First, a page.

Excerpt from The Center of Everything by Laura Moriarty, plus links to reviews, author biography & more

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The Center of Everything

by Laura Moriarty

The Center of Everything by Laura Moriarty
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  • First Published:
    Jul 2003, 304 pages
    Paperback:
    Jul 2004, 304 pages

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Print Excerpt


Eileen cries when she gets to this part of the story.

"The Gates were on the right," she says, her small hands pressed together, pointing to her right. "And the Braggs were on the left." She points to her left. "But when we came out, it was just us. Our house wasn’t . . . even . . . touched."

I try to imagine it, a tornado hopping over her house at just the right moment, like a skip in a record. "You were lucky, Eileen."

She shakes her head, wiping her eyes. "Not lucky, Evelyn. We were spared." My mother turns around so only I can see her face and puts her soapy hands around her own throat, sticking her tongue out to one side like she is choking. Eileen is somehow able to see her doing this, though she does not turn her head.

"Think what you like, Tina," she says, picking her rib back up, her eyes already dry again. "Think what you like."



My mother doesn’t like cigarettes, so Eileen has to go outside and sit on the front step when she wants to smoke. She smokes Virginia Slims out of the right side of her mouth because the left side doesn’t move. Something’s wrong with it. When she’s happy, only the right side of her mouth goes up and it looks as if she’s making a funny face. She is only forty-five, and she says as much as she loves me, she doesn’t feel like a grandmother yet. This is why I call her Eileen.

I go outside with her sometimes, and she tells me that the real problem with my mother is that she believes everything she sees, but really, Eileen says, they can put anything on television these days. There are pictures of astronauts standing on the moon, but they have been faked by the government, and if you look closely, you can tell. There aren’t even any stars in the background, but people are just too stupid to notice. The scientists want us to think that they know more than they really do, but really, the stars are where the angels live and also a way for God to see you, even at night. If you do something wrong, or even think it, he’ll know.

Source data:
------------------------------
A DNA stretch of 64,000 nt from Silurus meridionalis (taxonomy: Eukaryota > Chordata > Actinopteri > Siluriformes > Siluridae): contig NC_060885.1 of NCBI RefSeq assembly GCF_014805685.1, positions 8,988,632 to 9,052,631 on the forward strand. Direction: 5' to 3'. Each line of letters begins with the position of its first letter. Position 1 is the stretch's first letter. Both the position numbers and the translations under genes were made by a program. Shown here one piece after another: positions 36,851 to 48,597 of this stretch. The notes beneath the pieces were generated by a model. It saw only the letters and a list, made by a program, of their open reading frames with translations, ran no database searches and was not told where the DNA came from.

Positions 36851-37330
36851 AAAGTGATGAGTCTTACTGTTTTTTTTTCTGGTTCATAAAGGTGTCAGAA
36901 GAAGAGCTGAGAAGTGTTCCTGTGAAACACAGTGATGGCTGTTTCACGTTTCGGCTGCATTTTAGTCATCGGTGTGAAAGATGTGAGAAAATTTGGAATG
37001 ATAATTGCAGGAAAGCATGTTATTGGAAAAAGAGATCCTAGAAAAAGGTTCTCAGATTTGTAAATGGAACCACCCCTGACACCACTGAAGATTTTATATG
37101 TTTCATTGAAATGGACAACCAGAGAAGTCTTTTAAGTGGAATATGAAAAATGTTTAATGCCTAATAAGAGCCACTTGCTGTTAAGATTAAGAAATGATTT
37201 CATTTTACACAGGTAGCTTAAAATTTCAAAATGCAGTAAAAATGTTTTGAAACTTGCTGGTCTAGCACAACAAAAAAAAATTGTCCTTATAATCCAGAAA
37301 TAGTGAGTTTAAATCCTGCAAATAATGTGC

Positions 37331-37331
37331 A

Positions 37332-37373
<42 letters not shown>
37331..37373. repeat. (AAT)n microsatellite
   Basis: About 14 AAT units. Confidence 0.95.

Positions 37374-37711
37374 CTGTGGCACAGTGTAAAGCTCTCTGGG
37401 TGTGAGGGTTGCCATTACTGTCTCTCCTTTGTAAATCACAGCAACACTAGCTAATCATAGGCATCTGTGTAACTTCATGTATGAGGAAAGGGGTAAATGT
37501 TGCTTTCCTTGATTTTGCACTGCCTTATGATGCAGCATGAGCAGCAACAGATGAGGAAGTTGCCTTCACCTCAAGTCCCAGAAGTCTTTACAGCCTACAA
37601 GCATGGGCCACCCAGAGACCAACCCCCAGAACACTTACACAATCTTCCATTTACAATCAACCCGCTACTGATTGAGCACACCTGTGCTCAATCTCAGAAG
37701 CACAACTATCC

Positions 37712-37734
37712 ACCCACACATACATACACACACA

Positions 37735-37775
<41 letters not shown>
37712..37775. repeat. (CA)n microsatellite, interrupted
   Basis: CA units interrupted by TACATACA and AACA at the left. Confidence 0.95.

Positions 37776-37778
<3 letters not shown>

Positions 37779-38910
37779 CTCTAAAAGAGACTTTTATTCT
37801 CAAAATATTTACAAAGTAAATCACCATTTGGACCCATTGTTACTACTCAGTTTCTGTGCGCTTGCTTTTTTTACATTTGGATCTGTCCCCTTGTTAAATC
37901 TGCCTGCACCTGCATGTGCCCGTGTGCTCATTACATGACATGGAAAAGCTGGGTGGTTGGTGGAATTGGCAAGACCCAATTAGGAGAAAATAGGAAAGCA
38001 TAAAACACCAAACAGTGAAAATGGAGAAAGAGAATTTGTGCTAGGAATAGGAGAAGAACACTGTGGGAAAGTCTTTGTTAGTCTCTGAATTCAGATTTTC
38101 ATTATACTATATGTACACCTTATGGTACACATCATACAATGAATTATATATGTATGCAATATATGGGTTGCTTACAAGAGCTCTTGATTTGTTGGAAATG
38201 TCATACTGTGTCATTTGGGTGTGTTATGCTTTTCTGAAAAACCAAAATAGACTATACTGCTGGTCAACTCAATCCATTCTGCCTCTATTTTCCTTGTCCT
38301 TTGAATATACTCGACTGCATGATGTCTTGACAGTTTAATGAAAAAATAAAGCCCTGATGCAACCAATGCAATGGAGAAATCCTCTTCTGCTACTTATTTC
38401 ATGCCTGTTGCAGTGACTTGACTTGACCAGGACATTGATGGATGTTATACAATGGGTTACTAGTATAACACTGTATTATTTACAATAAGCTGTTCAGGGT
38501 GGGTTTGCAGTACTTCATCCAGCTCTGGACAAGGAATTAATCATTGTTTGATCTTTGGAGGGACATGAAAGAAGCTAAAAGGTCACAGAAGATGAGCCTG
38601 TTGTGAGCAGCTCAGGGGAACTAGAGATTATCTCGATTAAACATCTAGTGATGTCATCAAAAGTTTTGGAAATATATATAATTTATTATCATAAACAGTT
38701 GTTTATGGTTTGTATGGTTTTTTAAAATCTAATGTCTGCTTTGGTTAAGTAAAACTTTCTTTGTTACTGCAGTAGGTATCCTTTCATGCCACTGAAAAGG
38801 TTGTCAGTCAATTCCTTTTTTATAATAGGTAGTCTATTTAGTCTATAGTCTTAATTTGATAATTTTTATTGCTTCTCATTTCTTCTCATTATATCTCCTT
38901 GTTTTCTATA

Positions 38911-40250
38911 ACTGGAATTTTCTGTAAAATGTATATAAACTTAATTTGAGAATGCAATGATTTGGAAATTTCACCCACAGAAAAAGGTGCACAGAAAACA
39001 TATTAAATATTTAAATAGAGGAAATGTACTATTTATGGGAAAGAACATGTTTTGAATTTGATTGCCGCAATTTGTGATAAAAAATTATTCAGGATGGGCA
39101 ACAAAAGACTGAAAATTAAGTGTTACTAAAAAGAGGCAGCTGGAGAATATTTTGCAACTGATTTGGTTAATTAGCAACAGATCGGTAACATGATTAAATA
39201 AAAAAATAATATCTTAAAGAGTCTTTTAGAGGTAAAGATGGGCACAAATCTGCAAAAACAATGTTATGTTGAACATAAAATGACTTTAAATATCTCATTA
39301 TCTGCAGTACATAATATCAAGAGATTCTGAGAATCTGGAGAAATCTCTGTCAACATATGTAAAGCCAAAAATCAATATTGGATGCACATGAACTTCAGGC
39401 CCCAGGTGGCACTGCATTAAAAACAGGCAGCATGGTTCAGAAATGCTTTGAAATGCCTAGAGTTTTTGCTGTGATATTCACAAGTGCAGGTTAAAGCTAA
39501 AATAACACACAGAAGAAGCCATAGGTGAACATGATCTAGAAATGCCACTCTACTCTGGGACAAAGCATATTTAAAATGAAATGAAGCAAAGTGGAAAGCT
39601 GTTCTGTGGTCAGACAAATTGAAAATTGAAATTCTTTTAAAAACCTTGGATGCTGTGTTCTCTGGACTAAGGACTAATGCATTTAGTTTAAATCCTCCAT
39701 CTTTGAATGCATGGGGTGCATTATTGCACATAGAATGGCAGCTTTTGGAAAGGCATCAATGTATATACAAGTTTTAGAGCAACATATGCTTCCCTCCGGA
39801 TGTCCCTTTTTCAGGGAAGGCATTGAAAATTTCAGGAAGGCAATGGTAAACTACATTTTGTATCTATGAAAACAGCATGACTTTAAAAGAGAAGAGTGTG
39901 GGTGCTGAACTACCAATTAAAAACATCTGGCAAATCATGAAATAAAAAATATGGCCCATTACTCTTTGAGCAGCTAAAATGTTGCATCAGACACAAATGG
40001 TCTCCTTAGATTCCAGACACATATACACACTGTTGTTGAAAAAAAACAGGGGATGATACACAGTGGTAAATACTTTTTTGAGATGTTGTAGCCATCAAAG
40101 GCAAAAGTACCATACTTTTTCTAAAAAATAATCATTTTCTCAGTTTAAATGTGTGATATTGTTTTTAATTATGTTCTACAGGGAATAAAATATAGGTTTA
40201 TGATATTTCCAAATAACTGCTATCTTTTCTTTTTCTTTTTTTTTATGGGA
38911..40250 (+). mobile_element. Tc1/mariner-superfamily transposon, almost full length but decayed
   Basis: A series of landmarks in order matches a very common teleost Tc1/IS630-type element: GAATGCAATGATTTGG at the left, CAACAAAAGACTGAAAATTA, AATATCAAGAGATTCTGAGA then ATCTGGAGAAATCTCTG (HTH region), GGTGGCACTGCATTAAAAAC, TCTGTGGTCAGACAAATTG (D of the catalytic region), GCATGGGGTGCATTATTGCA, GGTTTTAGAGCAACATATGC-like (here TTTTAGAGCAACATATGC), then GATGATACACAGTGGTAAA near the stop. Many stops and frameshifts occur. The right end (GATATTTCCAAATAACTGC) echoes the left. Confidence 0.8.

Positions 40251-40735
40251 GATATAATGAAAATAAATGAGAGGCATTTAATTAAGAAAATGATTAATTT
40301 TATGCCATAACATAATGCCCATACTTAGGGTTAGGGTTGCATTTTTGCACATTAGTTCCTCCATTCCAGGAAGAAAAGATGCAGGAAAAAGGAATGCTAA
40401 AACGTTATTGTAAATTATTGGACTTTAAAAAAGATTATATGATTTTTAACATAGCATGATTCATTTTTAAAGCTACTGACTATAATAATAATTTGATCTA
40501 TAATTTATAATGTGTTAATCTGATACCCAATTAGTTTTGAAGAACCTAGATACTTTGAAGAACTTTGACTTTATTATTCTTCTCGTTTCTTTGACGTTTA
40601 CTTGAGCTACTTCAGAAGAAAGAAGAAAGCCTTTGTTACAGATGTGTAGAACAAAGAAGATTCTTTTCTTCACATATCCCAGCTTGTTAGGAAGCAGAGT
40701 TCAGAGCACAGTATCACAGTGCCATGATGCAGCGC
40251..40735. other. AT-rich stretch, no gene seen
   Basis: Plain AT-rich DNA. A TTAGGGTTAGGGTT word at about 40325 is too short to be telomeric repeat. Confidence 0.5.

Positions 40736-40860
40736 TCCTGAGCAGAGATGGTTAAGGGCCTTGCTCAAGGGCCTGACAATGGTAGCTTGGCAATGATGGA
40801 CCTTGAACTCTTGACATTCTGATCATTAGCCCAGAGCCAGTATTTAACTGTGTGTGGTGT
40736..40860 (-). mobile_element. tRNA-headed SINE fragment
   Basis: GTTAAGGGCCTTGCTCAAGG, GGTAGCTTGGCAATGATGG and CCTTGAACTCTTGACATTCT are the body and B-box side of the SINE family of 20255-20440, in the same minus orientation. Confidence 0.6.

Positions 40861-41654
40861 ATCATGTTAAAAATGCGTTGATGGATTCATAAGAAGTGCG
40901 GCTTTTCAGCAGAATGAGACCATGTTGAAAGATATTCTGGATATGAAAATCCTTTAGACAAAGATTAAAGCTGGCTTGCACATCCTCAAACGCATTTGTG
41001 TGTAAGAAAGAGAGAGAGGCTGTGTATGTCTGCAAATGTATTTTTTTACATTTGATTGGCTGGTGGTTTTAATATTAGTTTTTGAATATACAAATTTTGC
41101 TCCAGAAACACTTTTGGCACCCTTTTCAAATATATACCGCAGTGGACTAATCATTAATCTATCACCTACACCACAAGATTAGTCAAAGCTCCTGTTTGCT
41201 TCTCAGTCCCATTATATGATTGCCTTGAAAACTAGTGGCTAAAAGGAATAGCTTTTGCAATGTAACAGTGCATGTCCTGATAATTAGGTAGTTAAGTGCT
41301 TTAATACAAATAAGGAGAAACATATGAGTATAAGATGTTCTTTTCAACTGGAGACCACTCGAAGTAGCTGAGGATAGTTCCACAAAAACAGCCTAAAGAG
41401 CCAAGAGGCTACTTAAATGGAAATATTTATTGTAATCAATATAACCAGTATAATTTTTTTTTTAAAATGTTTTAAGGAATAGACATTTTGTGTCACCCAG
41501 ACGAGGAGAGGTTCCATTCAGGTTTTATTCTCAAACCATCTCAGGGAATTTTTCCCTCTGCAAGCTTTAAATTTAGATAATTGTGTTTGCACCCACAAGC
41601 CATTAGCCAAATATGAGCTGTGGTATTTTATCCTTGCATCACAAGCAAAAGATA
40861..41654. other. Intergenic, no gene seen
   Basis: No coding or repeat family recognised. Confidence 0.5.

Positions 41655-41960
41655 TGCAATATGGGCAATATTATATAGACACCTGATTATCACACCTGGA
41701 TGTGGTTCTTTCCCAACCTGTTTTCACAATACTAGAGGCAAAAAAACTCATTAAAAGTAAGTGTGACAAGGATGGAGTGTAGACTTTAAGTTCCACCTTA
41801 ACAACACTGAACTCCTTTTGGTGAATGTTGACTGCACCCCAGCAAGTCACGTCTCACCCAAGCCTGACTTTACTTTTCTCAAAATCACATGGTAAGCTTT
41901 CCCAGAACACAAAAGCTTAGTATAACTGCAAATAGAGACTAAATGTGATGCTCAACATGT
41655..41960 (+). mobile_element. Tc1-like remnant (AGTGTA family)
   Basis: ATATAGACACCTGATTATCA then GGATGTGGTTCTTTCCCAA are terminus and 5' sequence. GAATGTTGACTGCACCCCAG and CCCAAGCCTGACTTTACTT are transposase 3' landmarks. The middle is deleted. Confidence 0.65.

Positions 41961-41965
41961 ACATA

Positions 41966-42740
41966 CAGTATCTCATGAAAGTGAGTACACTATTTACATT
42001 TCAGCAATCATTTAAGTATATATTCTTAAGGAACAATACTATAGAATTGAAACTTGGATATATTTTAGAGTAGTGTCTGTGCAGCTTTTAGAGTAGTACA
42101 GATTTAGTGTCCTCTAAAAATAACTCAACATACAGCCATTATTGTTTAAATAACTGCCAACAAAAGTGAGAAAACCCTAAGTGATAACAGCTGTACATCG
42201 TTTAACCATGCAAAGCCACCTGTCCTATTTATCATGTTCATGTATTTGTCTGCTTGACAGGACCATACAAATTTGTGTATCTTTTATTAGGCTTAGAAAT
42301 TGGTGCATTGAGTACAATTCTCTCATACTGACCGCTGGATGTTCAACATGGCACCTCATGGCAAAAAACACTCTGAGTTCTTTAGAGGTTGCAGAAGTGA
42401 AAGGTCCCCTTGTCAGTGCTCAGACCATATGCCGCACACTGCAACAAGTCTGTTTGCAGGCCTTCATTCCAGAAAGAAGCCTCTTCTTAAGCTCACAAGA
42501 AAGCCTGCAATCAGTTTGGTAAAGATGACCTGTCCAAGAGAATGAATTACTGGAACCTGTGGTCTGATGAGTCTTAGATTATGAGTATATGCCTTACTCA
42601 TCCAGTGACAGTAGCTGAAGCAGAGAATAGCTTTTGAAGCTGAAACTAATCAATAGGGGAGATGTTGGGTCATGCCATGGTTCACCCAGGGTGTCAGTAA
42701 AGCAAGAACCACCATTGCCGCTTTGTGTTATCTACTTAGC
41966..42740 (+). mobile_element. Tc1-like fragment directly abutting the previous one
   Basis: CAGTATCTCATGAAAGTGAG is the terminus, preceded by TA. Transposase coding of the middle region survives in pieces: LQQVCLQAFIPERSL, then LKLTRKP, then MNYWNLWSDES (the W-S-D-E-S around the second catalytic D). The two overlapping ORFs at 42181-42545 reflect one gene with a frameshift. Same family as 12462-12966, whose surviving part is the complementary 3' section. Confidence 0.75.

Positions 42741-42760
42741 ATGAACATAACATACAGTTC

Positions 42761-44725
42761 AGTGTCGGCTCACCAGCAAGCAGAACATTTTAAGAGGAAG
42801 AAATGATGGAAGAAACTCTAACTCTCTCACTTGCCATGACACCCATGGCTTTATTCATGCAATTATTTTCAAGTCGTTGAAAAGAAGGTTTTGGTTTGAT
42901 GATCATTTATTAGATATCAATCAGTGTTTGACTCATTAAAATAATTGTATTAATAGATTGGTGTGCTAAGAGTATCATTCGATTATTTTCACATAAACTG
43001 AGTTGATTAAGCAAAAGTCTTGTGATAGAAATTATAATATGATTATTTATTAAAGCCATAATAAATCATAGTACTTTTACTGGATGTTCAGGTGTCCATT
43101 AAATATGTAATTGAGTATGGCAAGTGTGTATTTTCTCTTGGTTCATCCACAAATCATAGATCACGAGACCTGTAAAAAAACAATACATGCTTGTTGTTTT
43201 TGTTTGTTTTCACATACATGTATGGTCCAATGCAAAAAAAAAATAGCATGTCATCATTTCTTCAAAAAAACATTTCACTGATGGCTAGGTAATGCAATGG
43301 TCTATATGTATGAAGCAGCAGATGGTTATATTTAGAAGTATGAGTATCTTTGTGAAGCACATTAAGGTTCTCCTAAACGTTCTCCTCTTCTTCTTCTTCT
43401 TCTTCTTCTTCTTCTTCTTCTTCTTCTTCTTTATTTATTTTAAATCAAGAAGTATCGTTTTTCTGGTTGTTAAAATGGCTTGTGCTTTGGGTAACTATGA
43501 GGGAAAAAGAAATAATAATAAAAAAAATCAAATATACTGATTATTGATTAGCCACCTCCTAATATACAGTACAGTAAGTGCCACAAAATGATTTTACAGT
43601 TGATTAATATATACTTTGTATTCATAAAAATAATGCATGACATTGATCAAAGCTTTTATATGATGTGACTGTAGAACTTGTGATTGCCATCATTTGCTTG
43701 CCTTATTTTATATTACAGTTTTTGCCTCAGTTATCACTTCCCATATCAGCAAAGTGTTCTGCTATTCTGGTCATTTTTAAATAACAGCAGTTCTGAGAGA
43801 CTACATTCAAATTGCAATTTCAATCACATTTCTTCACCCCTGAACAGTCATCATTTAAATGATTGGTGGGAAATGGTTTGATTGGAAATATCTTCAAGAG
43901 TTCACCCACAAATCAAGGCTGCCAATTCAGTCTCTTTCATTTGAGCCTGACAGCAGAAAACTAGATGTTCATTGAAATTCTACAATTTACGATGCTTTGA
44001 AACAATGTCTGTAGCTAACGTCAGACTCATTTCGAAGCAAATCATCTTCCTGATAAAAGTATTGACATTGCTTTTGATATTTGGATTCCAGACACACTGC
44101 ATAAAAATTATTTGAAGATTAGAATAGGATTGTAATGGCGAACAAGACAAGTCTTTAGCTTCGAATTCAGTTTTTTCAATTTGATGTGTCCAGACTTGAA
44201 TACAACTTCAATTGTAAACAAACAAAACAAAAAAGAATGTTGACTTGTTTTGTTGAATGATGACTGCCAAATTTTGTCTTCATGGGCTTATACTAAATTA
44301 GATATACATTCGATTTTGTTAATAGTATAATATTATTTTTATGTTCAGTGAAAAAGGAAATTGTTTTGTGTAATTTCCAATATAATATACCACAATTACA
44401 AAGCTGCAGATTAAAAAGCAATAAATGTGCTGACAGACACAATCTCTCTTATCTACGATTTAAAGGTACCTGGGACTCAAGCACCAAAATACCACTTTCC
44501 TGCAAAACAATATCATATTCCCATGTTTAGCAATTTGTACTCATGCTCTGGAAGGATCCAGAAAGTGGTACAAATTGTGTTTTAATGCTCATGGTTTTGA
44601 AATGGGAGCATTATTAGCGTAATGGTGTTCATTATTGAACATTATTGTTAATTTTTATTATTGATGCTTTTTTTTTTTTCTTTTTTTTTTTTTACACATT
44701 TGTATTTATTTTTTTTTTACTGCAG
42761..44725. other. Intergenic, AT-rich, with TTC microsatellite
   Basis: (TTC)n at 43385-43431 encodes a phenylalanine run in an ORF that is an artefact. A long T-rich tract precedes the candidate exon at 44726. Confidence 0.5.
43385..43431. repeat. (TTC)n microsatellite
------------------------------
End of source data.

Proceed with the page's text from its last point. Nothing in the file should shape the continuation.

She wants us to come visit her in Wichita sometime, to come with her to her church. But we have never gone, and when Eileen isn’t there to listen, my mother says it’s because one crazy person in my life is enough. I don’t need to meet the people from Eileen’s church.

But when my mother isn’t there to listen, Eileen says yes, actually, I do. When we’re outside on the step, she lowers her voice so my mother can’t hear what she’s saying and tells me I have to believe that Jesus Christ died on the cross for my sins even before I was around to make them. She says it’s very important that I believe this all the time, every single second of the day, because if I’m a believer when I die, I will go to heaven, but if I die a doubter, I will go to hell and I will be on fire for the rest of everything. If I am walking down the street and I start to doubt just a little, if I just start to wonder if Jesus and heaven is a story that somebody made up and a bus comes around the corner and hits me before I’m a believer again, too bad. She says she loves me so much that she can’t stand to think of this happening to me, so it’s very important that I always believe and never doubt.

"What about my mother?" I ask. "What will happen to her?"

Eileen frowns, taking a drag off her cigarette. "She’ll go to hell, honey, if she keeps making fun. I know it’s sad, but those are the rules."



Men like my mother. They run after her with socks if she drops them from the laundry basket, and they dig into their pockets and wallets for change when we run short in the checkout line at the store. The bag boys are only in high school, but they found out her name. When we go through the line they smile and say, "Hi Tina."

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